Recently, Kentucky Downs began to allow wagering on historic
races at electronic gaming machines. The Kentucky horse industry
has long considered itself at a competitive disadvantage with
neighboring racing states that allow other forms of wagering. The
disadvantage may continue to grow as other states, such as
Kentucky's northern neighbor, Ohio, have authorized expanded
gambling (including authorizing slots at race tracks). With
Kentucky lawmakers unable to agree on proposals which would
authorize slot machines at race tracks, Kentucky Downs has sought
to rely on existing laws to offer new wagering opportunities for
patrons. So-called "instant racing" devices allow players
to place wagers on games where the outcome, at least in part,
relies on the results of historic horse races. The legal issue
turns on whether the instant races are "gambling" or
wagering on horse races under Kentucky law. Bill Flesher, Vice
President for Development at Kentucky Downs, said that instant
racing has generated nearly $2 million for purses and breeders'
awards. Kentucky Downs asserts that wagering on historical racing
complies with the laws and regulations set out by the Kentucky
Horse Racing Commission.
The state disagreed, and a trial occurred in December 2010
before Franklin Circuit Court Judge Thomas Wingate. At the
trial's conclusion, Judge Wingate upheld a proposal allowing
tracks to accept parimutuel bets on old races. A group entitled The
Family Foundation intervened in the lawsuit, seeking to clarify the
issue, and the ruling of Judge Wingate was appealed.
On Friday, June 15, the Kentucky Court of Appeals sent the case
back to the trial judge. The 2-1 decision from the appellate court
does not expressly prohibit instant racing at Kentucky Downs.
Instead, the appellate court sent the case back to the trial judge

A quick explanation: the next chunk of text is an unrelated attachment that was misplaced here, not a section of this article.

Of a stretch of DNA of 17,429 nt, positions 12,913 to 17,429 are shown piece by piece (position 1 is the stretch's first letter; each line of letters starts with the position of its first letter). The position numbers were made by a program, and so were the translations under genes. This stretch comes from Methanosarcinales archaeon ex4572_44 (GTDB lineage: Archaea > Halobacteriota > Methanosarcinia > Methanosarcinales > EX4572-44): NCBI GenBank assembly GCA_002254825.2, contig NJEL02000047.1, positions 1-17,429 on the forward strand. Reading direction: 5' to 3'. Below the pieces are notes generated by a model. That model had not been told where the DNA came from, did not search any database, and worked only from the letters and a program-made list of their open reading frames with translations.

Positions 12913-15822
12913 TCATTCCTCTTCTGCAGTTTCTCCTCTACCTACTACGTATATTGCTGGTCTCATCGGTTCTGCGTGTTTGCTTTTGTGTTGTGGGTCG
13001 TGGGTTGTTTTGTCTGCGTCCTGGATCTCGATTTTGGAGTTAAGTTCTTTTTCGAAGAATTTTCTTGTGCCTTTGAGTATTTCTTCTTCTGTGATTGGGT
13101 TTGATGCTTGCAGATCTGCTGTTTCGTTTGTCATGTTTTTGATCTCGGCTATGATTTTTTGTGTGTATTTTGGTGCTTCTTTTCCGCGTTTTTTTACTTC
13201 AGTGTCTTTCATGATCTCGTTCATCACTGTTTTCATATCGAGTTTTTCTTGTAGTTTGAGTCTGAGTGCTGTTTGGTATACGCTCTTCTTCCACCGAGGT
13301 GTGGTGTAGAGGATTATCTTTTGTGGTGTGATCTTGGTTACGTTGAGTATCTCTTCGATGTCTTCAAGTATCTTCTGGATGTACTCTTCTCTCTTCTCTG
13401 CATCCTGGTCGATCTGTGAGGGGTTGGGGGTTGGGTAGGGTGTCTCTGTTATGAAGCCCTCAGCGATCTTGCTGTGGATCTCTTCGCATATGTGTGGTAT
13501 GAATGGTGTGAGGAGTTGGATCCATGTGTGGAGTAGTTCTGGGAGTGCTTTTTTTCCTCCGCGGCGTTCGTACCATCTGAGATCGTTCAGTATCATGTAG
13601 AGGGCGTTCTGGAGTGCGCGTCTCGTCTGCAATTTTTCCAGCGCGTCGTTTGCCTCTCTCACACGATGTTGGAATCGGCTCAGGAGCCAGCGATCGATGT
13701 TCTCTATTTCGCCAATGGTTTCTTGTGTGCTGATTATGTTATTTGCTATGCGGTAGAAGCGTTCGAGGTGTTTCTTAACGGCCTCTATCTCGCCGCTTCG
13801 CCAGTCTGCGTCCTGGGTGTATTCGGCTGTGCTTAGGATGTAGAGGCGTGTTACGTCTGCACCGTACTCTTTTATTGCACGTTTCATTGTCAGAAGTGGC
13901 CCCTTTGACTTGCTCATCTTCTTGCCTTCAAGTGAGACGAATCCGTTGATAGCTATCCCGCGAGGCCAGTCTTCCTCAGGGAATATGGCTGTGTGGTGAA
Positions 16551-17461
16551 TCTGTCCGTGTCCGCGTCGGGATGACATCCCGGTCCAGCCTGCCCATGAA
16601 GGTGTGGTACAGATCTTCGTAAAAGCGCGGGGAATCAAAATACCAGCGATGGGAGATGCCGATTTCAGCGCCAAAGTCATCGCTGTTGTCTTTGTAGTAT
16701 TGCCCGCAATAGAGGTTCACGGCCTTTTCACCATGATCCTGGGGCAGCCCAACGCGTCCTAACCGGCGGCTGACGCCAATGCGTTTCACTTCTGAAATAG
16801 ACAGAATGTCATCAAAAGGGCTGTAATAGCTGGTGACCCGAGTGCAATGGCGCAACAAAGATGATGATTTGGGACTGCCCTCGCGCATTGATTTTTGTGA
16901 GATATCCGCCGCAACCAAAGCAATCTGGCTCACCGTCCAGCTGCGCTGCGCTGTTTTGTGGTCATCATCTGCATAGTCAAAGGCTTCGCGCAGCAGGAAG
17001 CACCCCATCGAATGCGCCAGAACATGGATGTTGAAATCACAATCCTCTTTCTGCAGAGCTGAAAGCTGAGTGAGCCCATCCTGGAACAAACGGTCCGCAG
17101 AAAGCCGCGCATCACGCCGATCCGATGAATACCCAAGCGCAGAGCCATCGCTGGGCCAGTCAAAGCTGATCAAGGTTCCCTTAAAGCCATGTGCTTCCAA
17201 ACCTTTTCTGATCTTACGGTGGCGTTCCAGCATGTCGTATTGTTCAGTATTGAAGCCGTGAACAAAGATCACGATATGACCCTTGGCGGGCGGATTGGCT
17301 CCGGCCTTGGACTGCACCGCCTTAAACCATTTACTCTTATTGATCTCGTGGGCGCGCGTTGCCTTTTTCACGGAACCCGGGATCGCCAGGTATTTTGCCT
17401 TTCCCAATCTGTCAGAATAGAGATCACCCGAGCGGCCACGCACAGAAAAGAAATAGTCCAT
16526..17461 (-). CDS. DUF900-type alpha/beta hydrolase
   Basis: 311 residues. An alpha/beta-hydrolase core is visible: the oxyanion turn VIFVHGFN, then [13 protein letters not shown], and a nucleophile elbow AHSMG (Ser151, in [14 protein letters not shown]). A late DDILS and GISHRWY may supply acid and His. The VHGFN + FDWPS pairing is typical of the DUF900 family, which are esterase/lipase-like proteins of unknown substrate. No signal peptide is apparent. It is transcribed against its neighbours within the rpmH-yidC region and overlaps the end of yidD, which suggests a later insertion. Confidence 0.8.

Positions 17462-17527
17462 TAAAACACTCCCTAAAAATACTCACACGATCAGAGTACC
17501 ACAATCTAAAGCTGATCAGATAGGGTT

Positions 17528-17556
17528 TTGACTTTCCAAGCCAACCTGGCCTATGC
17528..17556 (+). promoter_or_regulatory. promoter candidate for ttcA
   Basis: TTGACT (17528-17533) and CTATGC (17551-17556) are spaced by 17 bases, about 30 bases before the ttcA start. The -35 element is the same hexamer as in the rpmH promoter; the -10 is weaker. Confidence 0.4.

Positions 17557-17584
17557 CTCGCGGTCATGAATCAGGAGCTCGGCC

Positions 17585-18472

to allow The Family Foundation of Kentucky and the state to explore
issues surrounding the instant race game.
In December 2010, Judge Wingate refused to allow the state and
The Family Foundation of Kentucky to exchange evidence and further
develop issues surrounding the wagering. The appellate court ruled
it was impossible to tell what the trial judge relied on to justify
upholding instant racing, Senior Judge Joseph E. Lambert wrote.
Judge Lambert concluded as follows:
We agree that the parties had a right to develop proof and
present evidence to establish that the wagers made by patrons at
electronic gaming machines do or do not meet the definition of
pari-mutuel wagering on a horse race.
Following the decision, Mr. Flesher confirmed that Kentucky
Downs will not stop offering instant racing games. Kentucky Downs
continues to take the position that such wagering activity complies
with the laws and regulations in Kentucky.
The future of wagering by patrons at electronic gaming machines
on historical racing remains up in the air. It is unclear whether
its survival is, at this point, a safe bet. Stuart Scott is a
member in Dickinson Wright's Nashville office.
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